Sunday, April 10, 2005

The Golden Age of Hollywood Portraiture

Clark Gable and Joan Crawford Posted by Hello

On a recent trip to Austin, I stopped by the Harry Ransom Center on the University of Texas campus to see the exhibit SHOOTING STARS: THE GOLDEN AGE OF HOLLYWOOD PORTRAITURE, 1925-1950. It was a small jewel of an exhibit, featuring 80 black & white photographs of such legendary stars as Greta Garbo, Carole Lombard, Rudolph Valentino, and Cary Grant, among others.

In the exhibition overview, the curator notes, “Studios discovered the importance of amplifying a performer’s presence, popularity and money-earning potential by making them ‘stars’. The photograph was one of the main elements used in the image-generating process.” In the earliest days of Hollywood, stars such as Mary Pickford would use their own money and hire independent photographers to create images to distribute to fans and the media. As studios gained more power, they sought more control over the images of their stars. To this end, the studios hired their own, in-house photographers. These photographers, through the use of lighting, props, backgrounds, fashions—and yes, retouching—created “lush images of glamour”, iconic imagery of “the Hollywood star”. These manufactured images had a profound effect on the cult of celebrity, and many photographic motifs created by these studio workers are still employed today in the realms of celebrity and fashion photography. While many of the studio photographers toiled in anonymity, some did achieve acclaim for their work, such as George Hurrell and Clarence Sinclair Bull, both represented in the exhibition.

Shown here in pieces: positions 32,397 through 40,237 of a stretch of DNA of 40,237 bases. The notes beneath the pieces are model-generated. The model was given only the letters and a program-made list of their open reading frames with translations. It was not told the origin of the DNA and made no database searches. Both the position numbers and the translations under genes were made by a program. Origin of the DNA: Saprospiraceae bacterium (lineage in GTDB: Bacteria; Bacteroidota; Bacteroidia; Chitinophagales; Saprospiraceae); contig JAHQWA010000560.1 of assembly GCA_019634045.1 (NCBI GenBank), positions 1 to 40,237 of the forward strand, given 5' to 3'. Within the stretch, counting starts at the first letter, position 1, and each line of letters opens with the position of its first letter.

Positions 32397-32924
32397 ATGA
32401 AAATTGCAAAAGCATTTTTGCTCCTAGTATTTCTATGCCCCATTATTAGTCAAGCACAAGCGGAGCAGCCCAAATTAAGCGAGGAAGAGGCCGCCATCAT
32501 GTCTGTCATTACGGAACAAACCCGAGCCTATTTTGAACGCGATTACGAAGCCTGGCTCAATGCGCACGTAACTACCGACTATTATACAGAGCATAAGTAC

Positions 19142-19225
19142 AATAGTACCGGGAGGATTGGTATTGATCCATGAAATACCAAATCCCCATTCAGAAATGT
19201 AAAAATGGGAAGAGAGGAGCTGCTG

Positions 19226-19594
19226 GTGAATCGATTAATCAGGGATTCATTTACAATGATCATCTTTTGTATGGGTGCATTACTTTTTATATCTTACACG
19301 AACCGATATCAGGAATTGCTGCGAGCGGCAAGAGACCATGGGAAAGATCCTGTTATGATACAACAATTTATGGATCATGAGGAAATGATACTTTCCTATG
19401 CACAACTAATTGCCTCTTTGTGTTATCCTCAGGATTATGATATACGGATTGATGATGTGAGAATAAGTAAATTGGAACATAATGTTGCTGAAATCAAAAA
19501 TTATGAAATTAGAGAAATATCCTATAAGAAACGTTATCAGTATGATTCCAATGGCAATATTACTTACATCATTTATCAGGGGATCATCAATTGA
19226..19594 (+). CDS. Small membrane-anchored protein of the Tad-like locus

One of the interesting bits of information I learned from this exhibit pertains to the role of the HOLLYWOOD PRODUCTION CODE in the creation of the images. The Code, a censorial set of rules governing motion pictures (discussed at length in an earlier entry) also applied to still images and advertising. The most worrisome for movie censors was the “2-shot” photo. Since many of the films had a romantic plots, studios would often request images of both the leading man and lady together—or the “2-shot”. The Code spelled it out clearly: Salacious poses are not allowed. Photographers had to take into consideration how a man held a woman, making sure there was no appearance of impropriety. No cleavage or navels could be shown, and “excessive and lustful kissing, lustful embraces or suggestive postures and gestures” were strictly verboten. The image above of stars Clark Gable and Joan Crawford by George Hurrell, for the 1936 film LOVE ON THE RUN, was considered a safe image to release to the media.

To see more classic examples of celebrity portraiture from George Hurrell and his contemporaries, check out the site


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